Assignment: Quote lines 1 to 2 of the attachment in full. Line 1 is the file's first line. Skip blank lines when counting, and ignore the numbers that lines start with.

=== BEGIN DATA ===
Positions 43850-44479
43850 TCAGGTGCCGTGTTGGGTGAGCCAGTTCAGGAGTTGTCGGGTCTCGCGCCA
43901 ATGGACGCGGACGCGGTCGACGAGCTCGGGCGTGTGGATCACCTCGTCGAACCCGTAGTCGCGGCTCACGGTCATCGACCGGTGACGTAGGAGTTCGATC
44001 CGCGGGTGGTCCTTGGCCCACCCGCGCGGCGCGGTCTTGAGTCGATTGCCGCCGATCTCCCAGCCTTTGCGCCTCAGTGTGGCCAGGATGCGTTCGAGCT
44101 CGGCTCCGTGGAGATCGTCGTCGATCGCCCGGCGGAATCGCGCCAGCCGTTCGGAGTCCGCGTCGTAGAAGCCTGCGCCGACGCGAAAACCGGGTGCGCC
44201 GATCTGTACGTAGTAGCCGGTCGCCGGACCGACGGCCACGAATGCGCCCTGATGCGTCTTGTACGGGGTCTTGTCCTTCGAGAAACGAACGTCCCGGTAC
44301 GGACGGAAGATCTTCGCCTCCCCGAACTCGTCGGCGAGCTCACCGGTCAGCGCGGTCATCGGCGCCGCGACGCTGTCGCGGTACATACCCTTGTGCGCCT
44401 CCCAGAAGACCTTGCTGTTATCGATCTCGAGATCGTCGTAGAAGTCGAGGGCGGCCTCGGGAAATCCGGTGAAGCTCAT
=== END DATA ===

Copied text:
Positions 43850-44479
43850 TCAGGTGCCGTGTTGGGTGAGCCAGTTCAGGAGTTGTCGGGTCTCGCGCCA